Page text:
Jesus Christ is God, and there he rests from all his work; because the people are by this work of Christ (for we must not lose sight of this, that the word rest means release) released from sin, released from every shape or form of guilt, released from every spot, wrinkle, blemish, or any such thing, released from every law demand, released from death, released from hell, released from the grave; —there is not a single thing from which they are not released by this rest that is in Christ Jesus the Lord. He rested; and then he blessed the seventh day. And what is that mystical seventh day which God so blessed? There is a twofold sense in which the Lord blessed the seventh day—abstractedly and relatively that is, he himself blessed the day in a way of approbation, and then he made the day a blessing to the people.  And in this it becomes a beautiful type of Christ. Our God hath blessed Christ, made him most blessed. And now what shall I say to the next thought; —that if God blessed the seventh day (and it simply means that he approved of and delighted in the seventh day, as he rested on that day), —then, if you take it in the relative sense, that he made the day a blessing to the people, just transfer that to the Savior, and where shall we begin, and how shall we go on, and where shall we leave off enumerating the blessings which the Lord Jesus Christ is to us? If you and I had to answer the question, it would take us to eternity, and we should never get to the end of it, if we were called upon to describe what a blessing Jesus Christ is to us. Is there anything in the whole range of existence such a blessing to us as is Jesus Christ?  Perhaps it is almost unwise in me to touch upon such a thought as this, because the thought itself is really too great to be managed by language at all. When we look at the depth of this blessing, the height of this blessing, the adaptability of this blessing, the certainty of this blessing, and the duration of this blessing, —it is nothing but blessing from first to last; - “having blessed you with all spiritual blessings in Christ Jesus the Lord.” And if we would walk with God, whatever our proud hearts may say, it must be by the way that God hath opened, and Christ is that way; and if we would be pardoned, if we would be approved, if we would be accepted, if we would escape the wrath to come, if we would be found among them that are prepared for the eternal inheritance, then it must be by Christ Jesus, as says the apostle, “We that believe do enter into rest;” we that believe receive this jubilee, this mystic jubilee, this year of release, by which we enter into rest. But then, of course, it is at present the rest of faith; it is by faith, the confidence we have in our God, that we are enabled there to rest in the completeness of Savior’s work. And it is said that he sanctified it, set it apart, because in it he had rested from all his works which he created and made. So, the Lord Jesus Christ, he is sanctified, or set apart, and by his being set apart he has set the people apart for God. “Such an high priest became us; who is holy, harmless, undefiled, and separate from sinners, and made higher than the heavens.” “This is my rest for ever; here will I dwell, for I have desired it.” We cannot have firm confidence in God in any way but this. I myself should like to live a great deal more where the apostle lived when he said, “The life that I now live is by the faith of the Son of God, who loved me, and gave himself for me.” Now the perfection of Christ releases us from everything that stands against us, and gives us possession of all that we can desire; so that there cannot be any restlessness or dissatisfaction owing to the release not being complete, and there cannot be any dissatisfaction, owing to there being any deficiency in the possession that we are to have, for it is to be, in God’s presence, a fulness of joy, and pleasures for evermore. But I must not forget that it is at present a rest entered into by faith. Let us dwell upon this. There is not a Christian that has not his trials, internal and external, internal especially. The Christian’s internal life is a life of martyrdom, a life of sighing, a life of groaning, a life of trembling; and very few of the people of God speak out one half of the bitterness which they experience; they do not speak out one half of the wretchedness which from time to time they feel; and Satan and unbelief say, What is the good of such a wretch as you looking to God? There is no hope for you. Whereas that is the very man. “Come unto me.” There is not a good quality named; the only good quality named is a consciousness of our need. “Come unto me, all ye that are weary and heavy laden.” And what are they weary about? Why, they are weary with self; and with the cares of the way; and we must take it chiefly in the spiritual sense, that nothing but Christ can give them rest. “I will give you rest. Take my yoke upon you, and learn of me; for I am meek and lowly in heart, and ye shall find rest unto your souls.” Now this is a rest by faith. But, say you, your text speaks of the Lord himself; it is his rest. Well, friends, what is his rest is the rest wherewith the people are to rest, as will easily appear as we go on; but I must not lose sight of the thought that it is the rest of faith. Let us look at the typical rest. First, they called, Noah’s name Noah, which signifies “rest;” saying, “This same shall comfort us concerning our work and the toil of our hands, because of the ground which the Lord hath cursed.” Now Noah; was to give rest; —in what way was he to give rest? Why, friends, only in a typical way. The words I have quoted you find at the end of Genesis v; then go on to the end of Genesis viii., and there you will find Noah’s name fulfilled; namely, “While the earth remaineth, seedtime and harvest, and cold and heat, and summer and winter, and day and night, shall not cease.” You observe that that covenant of providence is positive, so that Noah was to comfort us in relation to fruitful seasons; “the work and toil of our hands, because of the ground which the Lord hath cursed;” for the Lord had cursed the ground, therefore we needed a covenant of providence, in order to assure us of fruitful seasons. This, then, is a covenant of providence; we know from after scriptures that it shadows forth the everlasting covenant, but it is exceedingly sweet as it is, because it is a ground of confidence. God hath promised that seedtime and harvest shall continue. Oh, some of you today that may be anxious about your temporal affairs, and perhaps will think more about them than about what I am saying, —and this I attribute to your infirmity; you cannot help it, I am quite aware of that; it is no use to scold you about it, for you would gladly get above it if you could, but then the flesh is weak while the spirit may be willing; still, at the same time, if you can look at this covenant of providence, and can see in it the full assurance, taking the words not only to refer to seedtime and harvest in the general sense, but bring it home to individual experience, that, the Lord will bless you with seedtime-he will teach you to sow, that is, he will teach you to use the means, and he will bless those means, and he will supply your need; it cannot fail, you see it is positive. The word Noah signifies “rest,” and that makes Noah and his name a beautiful type of Christ; Christ is the rest. And does not the Lord Jesus Christ give us rest upon this matter, when he says, “your heavenly Father knoweth that ye have need of these things;” and if he feed the fowls of the air, and clothes the lily, how much more will he feed you and clothe you, O ye of little faith? Oh, there is much sweetness and rest to be obtained by being enabled to leave what we cannot alter. We may look at that wood, and say, What a thorny wood that is; how shall I get through it? and we may look at that mountain, and say, What a lofty and dreadful mountain; how shall I get over it?, we may look at that bog or that gulf, and say, How shall I get through it? But the Lord hath said, “Even to your old age I am he; and even to hoar hairs will I carry you; I have made, and I will bear; even I will carry, and will deliver you”. There stands the declaration. So, then, this is God’s rest; he will never deviate from that, but will abide by it; his faithfulness is infallible. The Lord enable us more and more to enter into rest in this matter. Oh, how many children of God have I known very anxious about how matters shall be with them in a temporal point of view! Presently the tidings come that God has taken them away, and the stone is rolled away before they reach the sepulcher; the Lord himself, instead of taking the troubles away just as they would wish, takes them away from the troubles. It is a good resting place, to be enabled to rest in full assurance in the Lord.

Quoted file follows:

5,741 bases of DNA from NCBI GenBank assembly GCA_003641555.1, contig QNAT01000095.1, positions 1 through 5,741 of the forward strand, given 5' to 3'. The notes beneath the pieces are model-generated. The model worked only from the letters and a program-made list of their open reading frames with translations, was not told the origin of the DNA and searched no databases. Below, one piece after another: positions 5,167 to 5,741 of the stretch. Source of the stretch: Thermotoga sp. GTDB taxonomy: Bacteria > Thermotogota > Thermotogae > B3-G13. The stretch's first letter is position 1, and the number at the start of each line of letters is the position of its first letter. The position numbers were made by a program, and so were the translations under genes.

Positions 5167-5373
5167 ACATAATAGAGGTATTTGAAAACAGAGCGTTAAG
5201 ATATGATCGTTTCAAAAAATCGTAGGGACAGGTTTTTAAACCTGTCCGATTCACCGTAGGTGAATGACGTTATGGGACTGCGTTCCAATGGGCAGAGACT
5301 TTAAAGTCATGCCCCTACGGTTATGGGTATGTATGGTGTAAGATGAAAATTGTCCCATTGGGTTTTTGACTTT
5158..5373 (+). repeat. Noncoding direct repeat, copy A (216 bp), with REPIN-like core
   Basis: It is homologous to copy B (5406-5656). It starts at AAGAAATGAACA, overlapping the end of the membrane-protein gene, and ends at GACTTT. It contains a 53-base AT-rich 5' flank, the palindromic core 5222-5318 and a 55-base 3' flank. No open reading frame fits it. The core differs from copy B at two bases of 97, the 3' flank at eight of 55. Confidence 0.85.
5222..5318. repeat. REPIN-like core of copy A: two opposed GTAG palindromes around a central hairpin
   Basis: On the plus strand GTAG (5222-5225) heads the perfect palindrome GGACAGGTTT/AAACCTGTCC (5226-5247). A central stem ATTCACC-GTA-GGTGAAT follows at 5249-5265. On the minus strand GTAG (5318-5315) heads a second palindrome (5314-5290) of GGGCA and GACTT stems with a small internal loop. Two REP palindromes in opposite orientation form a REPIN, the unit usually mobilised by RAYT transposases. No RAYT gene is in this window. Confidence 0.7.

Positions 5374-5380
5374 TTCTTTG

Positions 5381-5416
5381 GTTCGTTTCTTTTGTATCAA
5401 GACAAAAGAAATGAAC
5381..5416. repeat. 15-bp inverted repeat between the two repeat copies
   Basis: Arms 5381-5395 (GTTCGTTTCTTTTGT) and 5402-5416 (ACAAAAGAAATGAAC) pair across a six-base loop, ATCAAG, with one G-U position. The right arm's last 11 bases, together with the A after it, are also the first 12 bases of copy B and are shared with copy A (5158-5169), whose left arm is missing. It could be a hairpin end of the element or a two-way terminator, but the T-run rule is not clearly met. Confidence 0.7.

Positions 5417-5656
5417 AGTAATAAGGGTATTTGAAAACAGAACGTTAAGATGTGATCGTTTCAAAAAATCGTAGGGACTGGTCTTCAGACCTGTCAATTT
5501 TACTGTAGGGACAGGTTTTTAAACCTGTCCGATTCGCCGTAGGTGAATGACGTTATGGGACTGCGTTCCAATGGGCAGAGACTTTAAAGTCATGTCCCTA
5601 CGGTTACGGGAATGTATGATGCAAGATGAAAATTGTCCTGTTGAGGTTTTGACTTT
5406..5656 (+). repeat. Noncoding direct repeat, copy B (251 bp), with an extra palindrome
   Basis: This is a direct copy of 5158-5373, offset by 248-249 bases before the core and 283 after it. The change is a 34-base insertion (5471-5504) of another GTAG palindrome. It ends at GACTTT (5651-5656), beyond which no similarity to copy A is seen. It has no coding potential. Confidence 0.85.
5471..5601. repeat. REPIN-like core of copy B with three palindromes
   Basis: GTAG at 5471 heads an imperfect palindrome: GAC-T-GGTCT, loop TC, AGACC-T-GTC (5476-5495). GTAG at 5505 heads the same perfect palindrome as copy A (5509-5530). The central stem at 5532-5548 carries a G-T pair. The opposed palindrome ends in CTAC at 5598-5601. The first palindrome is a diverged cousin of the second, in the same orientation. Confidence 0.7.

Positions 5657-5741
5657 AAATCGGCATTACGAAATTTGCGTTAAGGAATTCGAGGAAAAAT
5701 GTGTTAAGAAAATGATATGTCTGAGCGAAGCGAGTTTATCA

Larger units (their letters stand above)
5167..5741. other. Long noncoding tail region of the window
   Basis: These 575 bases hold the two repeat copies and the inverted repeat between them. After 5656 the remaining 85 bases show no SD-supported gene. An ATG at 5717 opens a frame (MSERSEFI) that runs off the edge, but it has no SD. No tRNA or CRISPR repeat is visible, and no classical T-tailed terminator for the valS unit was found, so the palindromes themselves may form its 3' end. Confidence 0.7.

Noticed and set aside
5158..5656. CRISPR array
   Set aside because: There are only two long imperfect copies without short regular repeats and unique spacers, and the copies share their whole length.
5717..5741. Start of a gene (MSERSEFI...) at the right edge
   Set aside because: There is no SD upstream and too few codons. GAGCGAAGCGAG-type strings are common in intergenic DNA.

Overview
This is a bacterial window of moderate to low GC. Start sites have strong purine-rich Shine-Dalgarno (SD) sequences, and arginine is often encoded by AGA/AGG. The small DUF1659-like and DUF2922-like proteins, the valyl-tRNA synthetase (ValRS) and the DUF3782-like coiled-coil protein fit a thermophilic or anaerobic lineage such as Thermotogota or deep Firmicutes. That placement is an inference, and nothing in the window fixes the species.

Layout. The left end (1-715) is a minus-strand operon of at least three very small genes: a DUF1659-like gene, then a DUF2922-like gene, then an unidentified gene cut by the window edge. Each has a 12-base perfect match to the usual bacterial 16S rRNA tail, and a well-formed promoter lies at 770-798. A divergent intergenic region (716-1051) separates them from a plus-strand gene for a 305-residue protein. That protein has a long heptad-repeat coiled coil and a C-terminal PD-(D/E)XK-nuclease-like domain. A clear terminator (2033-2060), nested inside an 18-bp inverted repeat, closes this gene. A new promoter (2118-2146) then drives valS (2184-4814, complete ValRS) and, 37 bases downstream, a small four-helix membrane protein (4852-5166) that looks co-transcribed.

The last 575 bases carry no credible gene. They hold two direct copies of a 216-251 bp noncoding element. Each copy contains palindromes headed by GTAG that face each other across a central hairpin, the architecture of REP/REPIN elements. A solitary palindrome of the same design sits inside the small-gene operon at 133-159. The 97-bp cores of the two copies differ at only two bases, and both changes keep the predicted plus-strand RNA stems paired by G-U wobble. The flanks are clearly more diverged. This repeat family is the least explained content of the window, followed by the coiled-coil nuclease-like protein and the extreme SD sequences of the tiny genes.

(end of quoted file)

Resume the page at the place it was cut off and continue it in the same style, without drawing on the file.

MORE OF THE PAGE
It is the rest of faith. Now if we believe in the perfection, of Christ, if we believe in the entirety of the release that he, has wrought, if we believe that he will bring in his followers to possess forever the promised land; if we believe this, and couple with it the covenant of providence, then we may rest in the Lord. It does not matter at all about our acting which way it will be done; it will be done, God hath his way, and we know not now what he does but we shall know hereafter.